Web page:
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Estimates vary, but it is thought that 5.5 million Americans age 60 and up may be living with Alzheimer’s diseases (AD). AD is the most common type of dementia and is characterized by a decline in episodic memories, long-term memory, language, attention, and personality changes. The first symptoms can vary, but for most people memory is the first capacity to become impaired. However, symptoms can also be a decline in non-memory aspects of cognition like work-finding, vision/spatial issues, and impaired reasoning or judgement. AD is identified mainly by two histopathological features: extracellular plague of amyloid-beta protein and intracellular neuronal tangles formed by abnormally phosphorylated tau protein. The damage begins to take place in the hippocampus and entorhinal cortex, which are both parts of the brain essential for memory processing.

As neurons die, brain tissue is affected and begins to shrink. Patient with AD show changes in brain waves which are composed of electrical impulses from masses of neurons that communicate with each other. There are also findings of microglia gathering around the amyloid-beta plaque deposits in patients with AD as well. Microglia are thought to have many roles in the brain but cleaning up debris is the most important. These findings have led researchers into exploring more options by altering brain waves and triggering cellular responses in the brain. Recent research using AD mouse models suggest that non-invasive brain stimulation could offer potential future interventions for people suffering from neurodegenerative diseases.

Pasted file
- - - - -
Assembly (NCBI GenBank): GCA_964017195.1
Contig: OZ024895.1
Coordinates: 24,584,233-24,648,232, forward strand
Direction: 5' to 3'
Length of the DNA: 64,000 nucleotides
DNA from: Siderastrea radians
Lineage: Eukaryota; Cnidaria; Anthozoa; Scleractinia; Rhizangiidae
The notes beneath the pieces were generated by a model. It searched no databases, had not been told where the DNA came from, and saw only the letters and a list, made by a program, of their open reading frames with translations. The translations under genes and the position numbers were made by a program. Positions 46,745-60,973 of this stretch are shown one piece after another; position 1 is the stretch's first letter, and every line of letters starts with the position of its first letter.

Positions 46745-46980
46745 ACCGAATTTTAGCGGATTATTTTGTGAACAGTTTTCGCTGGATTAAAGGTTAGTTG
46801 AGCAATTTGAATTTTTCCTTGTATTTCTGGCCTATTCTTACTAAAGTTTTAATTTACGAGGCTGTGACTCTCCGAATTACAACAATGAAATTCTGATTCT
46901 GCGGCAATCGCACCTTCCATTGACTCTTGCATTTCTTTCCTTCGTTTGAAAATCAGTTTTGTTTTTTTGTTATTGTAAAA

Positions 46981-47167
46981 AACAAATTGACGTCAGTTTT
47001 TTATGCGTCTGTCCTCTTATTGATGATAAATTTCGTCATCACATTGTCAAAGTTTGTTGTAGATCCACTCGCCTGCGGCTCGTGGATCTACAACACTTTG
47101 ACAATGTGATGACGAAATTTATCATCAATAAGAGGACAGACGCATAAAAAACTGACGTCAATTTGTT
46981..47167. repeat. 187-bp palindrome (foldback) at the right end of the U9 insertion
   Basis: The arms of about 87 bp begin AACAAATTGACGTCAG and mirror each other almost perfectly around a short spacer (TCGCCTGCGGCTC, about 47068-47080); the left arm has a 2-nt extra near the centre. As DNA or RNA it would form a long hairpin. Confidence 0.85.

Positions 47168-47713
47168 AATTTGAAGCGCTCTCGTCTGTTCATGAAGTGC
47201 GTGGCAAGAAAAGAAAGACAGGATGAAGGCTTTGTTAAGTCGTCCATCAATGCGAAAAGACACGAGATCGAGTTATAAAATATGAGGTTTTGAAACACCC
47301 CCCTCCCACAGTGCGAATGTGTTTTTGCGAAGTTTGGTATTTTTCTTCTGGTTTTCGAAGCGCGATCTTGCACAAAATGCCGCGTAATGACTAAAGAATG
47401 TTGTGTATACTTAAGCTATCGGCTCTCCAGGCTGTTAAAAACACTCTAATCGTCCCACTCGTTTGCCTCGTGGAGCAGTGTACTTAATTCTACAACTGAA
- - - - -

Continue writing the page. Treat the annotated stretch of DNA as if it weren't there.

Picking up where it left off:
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Cognitive Neuroscience; Visual and Auditory Sensory; Non-invasive brain stimulation


Cognitive Neuroscience | Medical Neurobiology | Molecular and Cellular Neuroscience | Nervous System Diseases | Other Rehabilitation and Therapy

GENUS applications for Alzheimer's Disease Pathology